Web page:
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Revista del Instituto de Medicina Tropical

Print version ISSN 1996-3696


MARTINEZ DE CUELLAR, Celia; LOVERA, Dolores  and  ARBO, Antonio. Pentoxifylline as Adjunctive Therapy in Children with Acute Bacterial Meningitis. Rev. Inst. Med. Trop. [online]. 2015, vol.10, n.2, pp.17-25. ISSN 1996-3696.

Introduction. Pentoxifylline, an inhibitor of tumor necrosis factor, has been shown in animal models of acute bacterial meningitis that reduce the host inflammatory response. Objective. To evaluate the effect of pentoxifylline administrated as adjunctive therapy in the treatment of acute bacterial meningitis in children. Material and methods. Prospective and open study that included children, between 3 months to 15 years old hospitalized in the Institute of Tropical Medicine, of Asunción, Paraguay, with the diagnosis of acute bacterial meningitis. Patients were randomly assigned, to receive in addition to antibiotic therapy (cefotaxime or ceftriaxone) pentoxifylline, dexamethasone, or neither. The presenting status was recorded and the course of disease monitored with preset criteria. The primary endpoints comprised death and severe neurological sequelae. Results. Eighty seven children received as adjunctive drug pentoxifylline (n=35), dexamethasone (n=30) and neither (n=22). At admission, the demographic, clinical and laboratory characteristics of the patients were comparable. There were no significant differences among the three groups regarding to the duration of fever and meningeal symptoms after admission. The mortality were comparable (11% in pentoxifylline, 13% in dexamethasone and 9% in control group) (p>0.6). Among the survivor patients, unfavorable outcome (severe sequelae) was observed in 13%, 20% and 15% for pentoxifylline-, dexamethasone- and control-group, respectively (p>0.5). Conclution. The data of the present study do not support the routine use of pentoxifylline as adjunctive therapy for bacterial meningitis in children.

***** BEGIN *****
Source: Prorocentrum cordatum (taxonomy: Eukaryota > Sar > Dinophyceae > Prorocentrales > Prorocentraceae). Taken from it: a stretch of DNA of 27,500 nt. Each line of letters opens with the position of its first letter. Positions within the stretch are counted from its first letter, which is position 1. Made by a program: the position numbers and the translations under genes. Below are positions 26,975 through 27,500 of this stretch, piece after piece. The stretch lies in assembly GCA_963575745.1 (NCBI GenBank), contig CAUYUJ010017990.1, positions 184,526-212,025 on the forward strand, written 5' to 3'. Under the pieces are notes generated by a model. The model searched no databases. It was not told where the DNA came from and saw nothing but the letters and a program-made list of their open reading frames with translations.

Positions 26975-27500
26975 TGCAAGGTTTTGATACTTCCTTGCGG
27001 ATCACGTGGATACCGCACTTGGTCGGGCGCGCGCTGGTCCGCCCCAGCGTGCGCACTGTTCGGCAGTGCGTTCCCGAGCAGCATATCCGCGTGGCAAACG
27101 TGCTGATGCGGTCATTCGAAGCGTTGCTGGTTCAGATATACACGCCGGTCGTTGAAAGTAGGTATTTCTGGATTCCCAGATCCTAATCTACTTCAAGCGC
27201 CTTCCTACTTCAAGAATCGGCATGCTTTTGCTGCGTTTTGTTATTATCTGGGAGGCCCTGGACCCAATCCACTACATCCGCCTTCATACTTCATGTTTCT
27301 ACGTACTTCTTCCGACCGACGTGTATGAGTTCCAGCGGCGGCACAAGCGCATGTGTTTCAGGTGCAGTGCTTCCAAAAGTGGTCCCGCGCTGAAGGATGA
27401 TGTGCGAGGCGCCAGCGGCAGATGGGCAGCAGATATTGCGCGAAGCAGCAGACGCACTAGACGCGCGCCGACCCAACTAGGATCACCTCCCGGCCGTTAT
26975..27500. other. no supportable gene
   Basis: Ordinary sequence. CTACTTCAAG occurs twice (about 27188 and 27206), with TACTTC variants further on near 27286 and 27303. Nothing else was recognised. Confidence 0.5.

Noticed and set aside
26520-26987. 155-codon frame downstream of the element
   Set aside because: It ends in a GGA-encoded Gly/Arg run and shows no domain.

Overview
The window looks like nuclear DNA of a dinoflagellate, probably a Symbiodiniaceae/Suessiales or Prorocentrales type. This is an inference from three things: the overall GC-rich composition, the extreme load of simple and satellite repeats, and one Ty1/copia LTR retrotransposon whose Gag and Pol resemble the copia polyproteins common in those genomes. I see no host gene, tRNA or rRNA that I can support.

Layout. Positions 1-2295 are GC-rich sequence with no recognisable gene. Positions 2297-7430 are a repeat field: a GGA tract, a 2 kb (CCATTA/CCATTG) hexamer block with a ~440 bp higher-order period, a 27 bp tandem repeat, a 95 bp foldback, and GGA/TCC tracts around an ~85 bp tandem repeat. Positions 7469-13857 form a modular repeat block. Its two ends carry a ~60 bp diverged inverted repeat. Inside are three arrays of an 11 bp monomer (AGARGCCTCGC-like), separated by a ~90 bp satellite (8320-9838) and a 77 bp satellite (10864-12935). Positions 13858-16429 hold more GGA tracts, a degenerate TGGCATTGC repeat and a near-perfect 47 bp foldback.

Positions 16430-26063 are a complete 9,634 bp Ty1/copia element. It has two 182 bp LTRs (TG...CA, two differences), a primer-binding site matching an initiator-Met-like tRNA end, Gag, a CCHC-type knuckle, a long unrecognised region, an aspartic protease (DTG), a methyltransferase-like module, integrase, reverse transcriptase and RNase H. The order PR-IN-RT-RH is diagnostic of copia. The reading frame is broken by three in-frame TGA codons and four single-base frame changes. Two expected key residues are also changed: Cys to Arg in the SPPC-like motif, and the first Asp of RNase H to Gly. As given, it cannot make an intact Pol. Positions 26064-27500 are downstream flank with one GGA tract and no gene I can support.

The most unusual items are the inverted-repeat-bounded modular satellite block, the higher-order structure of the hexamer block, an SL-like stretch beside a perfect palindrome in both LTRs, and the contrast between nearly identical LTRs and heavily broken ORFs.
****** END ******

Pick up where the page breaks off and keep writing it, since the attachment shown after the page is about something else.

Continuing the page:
Keywords : Acute bacterial meningitis; children; pentoxifylline; adjunctive therapy.

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